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Moderate Drinking May Reduce Men’s Risk of Heart Disease

Last Updated: September 28, 2009.

In hypertensive men, moderate drinking may reduce the risk of coronary heart disease. However, in men and women at moderate risk of heart disease, pomegranate juice appears to have no effect on the overall progression of carotid intima-media thickness, according to two studies in the Oct. 1 American Journal of Cardiology.

MONDAY, Sept. 28 (HealthDay News) -- In hypertensive men, moderate drinking may reduce the risk of coronary heart disease. However, in men and women at moderate risk of heart disease, pomegranate juice appears to have no effect on the overall progression of carotid intima-media thickness, according to two studies in the Oct. 1 American Journal of Cardiology.

Kathryn A. Britton, M.D., of Harvard Medical School in Boston, and colleagues analyzed 1982 to 2008 data on 5,164 participants in the Physicians' Health Study. Compared to consumption of less than one alcoholic drink per week, their adjusted analysis showed that consumption of one to four drinks, five to seven drinks, and more than eight drinks per week was associated with a decreasing risk of myocardial infarction (hazard ratios, 1.05, 0.78, and 0.57, respectively).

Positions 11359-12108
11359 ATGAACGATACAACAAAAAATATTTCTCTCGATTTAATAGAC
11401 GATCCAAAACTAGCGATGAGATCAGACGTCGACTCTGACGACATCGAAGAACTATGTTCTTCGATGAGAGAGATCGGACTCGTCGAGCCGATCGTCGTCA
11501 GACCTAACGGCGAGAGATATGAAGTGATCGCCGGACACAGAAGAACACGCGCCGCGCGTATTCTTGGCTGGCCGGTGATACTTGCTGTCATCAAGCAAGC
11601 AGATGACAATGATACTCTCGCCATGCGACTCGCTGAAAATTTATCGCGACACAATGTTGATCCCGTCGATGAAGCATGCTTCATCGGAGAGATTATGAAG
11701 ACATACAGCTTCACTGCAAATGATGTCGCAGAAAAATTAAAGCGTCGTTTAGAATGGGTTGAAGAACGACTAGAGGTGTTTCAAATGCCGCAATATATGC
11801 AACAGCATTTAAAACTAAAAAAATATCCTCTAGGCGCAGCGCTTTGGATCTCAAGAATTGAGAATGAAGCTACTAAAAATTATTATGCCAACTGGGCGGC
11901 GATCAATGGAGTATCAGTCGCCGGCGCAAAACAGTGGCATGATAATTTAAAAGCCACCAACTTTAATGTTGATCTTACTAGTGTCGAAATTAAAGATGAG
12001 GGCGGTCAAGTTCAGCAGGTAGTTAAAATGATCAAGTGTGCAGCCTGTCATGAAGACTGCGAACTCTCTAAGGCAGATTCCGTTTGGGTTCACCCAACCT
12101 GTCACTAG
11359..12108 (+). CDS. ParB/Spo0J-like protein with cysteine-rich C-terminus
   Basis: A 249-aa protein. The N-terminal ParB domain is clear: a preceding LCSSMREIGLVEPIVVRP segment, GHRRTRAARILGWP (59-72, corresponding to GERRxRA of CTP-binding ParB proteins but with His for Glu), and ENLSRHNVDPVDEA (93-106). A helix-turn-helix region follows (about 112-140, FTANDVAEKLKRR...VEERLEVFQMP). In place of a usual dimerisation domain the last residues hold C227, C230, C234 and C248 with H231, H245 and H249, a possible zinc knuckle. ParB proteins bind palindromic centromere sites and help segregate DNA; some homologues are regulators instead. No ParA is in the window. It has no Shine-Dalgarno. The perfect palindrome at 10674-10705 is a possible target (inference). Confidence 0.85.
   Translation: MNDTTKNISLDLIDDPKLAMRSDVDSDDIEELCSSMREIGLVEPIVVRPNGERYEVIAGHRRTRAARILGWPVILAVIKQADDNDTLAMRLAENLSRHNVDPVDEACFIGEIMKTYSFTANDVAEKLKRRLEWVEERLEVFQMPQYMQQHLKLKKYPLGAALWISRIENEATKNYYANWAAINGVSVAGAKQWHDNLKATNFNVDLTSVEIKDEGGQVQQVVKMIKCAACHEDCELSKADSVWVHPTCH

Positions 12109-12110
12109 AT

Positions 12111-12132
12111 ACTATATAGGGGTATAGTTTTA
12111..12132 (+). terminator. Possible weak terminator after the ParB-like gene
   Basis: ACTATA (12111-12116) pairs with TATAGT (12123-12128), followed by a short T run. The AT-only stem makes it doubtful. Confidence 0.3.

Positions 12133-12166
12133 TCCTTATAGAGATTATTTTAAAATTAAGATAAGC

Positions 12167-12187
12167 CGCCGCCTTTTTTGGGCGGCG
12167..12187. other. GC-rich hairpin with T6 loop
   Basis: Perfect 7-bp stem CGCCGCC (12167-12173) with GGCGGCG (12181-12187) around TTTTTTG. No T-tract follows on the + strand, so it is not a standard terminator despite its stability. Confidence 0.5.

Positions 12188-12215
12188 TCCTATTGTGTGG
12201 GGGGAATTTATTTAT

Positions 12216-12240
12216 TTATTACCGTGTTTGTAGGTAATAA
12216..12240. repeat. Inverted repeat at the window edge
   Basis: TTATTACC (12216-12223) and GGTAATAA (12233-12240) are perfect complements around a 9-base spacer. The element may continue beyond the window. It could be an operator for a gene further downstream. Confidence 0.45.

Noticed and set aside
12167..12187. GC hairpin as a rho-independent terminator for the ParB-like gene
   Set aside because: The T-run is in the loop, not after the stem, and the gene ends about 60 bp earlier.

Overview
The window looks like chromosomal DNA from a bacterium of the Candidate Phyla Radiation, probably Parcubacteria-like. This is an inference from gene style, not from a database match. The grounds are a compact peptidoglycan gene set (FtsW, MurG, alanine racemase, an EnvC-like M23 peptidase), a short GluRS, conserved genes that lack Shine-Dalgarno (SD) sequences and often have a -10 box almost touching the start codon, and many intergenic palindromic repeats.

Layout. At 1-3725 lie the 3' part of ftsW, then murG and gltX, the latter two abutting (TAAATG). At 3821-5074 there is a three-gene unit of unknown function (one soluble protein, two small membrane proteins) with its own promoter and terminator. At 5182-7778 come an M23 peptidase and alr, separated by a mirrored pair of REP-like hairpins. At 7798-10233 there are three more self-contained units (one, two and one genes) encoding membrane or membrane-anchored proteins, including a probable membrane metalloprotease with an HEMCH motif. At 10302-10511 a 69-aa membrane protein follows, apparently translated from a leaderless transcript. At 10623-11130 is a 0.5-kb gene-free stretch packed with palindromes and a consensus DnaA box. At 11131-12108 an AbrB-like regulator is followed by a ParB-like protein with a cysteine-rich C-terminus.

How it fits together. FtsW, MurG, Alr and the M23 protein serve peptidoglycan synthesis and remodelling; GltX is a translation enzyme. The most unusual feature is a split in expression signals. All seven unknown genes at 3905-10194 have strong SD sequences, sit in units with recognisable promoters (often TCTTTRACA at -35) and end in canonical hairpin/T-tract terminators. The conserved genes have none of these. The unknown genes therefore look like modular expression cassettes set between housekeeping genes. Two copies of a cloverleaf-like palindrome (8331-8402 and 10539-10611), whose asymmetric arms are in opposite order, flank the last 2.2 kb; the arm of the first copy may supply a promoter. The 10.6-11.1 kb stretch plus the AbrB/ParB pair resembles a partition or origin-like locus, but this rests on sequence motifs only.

Michael H. Davidson, M.D., of the University of Chicago, and colleagues randomly assigned 289 patients with more than one major coronary heart disease risk factor and a baseline posterior wall carotid intima-media thickness of 0.7 to 2.0 mm to receive either 240 ml of pomegranate juice per day or a control beverage for 18 months. Although they found no group differences in the overall carotid intima-media thickness progression rate, results suggested that pomegranate juice may slow progression in patients with increased oxidative stress and disturbances in the triglyceride-rich lipoprotein/high-density lipoprotein axis.

"Consumption of pomegranate juice is very safe; thus, demonstration of a benefit on atherosclerotic disease progression, even in a subset of the population, would have important public health implications," Davidson and colleagues conclude.

Abstract - Britton
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Abstract - Davidson
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